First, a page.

ancient seafaring "school" around Sagres.
This time, a trip
through the area was a pleasure, with its well-kept rooms, video
area and museum cafe. Without the tourism boom, such gems could
well be in ruins still.
The kids marveled at the cannons, the ramparts and fishermen
defying gravity up on the cliffs. The elders could philosophize
around the giant compass at the heart of the fort pointing toward
new naval discoveries.
And so it went, day in and day out. Outrage that another part of
our memory had been stripped bare for yet another tourist
community. There were no complaints, though, when we could drive
the new, marvelous highway along the coastline from west to east in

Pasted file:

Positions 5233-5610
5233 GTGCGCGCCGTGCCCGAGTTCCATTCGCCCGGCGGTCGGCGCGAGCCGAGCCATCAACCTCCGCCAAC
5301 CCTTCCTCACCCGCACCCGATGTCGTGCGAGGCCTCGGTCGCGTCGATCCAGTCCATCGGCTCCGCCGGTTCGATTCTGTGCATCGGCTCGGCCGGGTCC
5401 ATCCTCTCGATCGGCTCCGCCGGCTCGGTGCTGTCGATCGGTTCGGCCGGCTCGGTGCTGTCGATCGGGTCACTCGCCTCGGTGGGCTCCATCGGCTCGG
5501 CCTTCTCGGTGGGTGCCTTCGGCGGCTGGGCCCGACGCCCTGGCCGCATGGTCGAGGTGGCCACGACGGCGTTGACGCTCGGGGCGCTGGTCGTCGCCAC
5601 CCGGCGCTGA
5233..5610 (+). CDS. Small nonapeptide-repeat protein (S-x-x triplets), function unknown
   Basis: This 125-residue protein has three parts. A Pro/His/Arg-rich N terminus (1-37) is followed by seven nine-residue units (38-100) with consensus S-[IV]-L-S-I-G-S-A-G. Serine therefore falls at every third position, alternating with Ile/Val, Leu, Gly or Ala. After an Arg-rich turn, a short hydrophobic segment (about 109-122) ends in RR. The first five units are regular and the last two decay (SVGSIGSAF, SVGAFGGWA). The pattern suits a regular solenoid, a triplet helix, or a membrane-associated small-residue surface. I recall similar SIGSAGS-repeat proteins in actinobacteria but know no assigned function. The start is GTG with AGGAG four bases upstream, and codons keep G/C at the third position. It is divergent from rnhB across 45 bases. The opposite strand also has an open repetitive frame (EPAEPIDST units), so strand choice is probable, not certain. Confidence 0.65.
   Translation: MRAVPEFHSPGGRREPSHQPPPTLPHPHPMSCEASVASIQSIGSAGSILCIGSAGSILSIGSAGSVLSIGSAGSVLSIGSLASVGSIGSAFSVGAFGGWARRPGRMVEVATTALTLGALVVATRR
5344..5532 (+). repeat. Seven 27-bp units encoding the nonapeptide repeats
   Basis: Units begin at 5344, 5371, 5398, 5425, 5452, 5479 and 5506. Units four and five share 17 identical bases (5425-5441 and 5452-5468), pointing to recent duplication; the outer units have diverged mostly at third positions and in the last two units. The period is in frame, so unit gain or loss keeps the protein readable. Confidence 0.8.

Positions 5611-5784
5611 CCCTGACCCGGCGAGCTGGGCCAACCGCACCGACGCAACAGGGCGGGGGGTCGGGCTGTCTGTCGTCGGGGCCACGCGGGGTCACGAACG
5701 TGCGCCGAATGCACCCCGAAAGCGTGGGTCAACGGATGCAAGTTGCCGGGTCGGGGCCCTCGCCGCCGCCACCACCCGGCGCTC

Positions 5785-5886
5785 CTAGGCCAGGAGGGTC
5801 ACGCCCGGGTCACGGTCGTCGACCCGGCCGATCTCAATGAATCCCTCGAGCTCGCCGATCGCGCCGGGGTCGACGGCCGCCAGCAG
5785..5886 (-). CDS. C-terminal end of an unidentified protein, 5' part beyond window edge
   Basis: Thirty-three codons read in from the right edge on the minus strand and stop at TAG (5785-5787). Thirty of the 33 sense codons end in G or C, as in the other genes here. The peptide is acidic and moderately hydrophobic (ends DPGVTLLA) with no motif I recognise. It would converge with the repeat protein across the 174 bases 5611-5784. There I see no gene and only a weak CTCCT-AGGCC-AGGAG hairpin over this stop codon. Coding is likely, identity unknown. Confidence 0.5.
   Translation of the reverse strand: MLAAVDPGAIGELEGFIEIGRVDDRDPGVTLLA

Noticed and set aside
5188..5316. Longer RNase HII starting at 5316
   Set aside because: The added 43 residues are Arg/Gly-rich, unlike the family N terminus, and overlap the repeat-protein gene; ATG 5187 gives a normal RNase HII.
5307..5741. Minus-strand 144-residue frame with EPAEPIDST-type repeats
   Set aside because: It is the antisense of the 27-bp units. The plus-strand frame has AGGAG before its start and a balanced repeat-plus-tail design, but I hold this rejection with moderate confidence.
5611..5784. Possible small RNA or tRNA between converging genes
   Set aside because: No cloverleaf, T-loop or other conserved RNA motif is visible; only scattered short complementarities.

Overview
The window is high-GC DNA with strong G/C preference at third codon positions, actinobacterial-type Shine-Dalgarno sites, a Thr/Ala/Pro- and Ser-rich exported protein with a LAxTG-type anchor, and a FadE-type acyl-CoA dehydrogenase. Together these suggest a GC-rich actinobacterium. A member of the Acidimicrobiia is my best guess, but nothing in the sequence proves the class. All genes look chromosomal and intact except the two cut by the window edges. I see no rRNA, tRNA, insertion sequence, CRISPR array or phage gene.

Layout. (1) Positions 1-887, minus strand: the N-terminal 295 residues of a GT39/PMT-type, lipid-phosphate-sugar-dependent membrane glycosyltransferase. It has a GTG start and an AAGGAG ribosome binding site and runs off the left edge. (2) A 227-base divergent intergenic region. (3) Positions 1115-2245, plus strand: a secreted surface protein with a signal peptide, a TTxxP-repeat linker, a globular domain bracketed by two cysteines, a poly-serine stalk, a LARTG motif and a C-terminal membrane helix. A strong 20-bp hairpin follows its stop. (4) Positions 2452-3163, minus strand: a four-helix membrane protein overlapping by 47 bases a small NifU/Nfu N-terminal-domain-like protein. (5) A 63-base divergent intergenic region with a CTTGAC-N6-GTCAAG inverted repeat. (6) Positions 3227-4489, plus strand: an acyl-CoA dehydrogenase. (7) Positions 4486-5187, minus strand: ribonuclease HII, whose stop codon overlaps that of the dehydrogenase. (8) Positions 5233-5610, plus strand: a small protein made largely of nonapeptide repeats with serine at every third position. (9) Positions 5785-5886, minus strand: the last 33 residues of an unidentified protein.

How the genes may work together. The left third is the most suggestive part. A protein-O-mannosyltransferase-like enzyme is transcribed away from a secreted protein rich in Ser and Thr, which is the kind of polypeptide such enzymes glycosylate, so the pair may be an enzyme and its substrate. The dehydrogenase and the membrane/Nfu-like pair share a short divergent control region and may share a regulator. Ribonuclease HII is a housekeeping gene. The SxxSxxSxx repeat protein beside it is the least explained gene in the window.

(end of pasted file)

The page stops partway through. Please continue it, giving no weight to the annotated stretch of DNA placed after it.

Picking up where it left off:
barely a few hours, a road that went straight into neighboring
There is still nature aplently, especially inland -- although the
summer fires of 2003 have done damage. Golf fans can now chose
between two dozen courses tucked in greenery and many with splendid
Coming back from Sagres, we took some dirt roads around Salema,
where green, open fields and shrubbery suddenly open up onto golden
beaches, with nary a tourist in sight. Compare it to Luz, a
construction site with hundreds and hundreds of homes, all
mandatory white and adorned with a quirky Algarve chimney,
stretching seemingly forever.
The attempts at indigenous architecture find a welcome relief in
the marina of Lagos, a pleasant port town some 20 miles from
Sagres. There, the sleek modernist lines, the light and airy
apartments, make a contemporary statement without jarring with the
A newly built elegant footbridge over the sea canal now joins
the old and new part of town.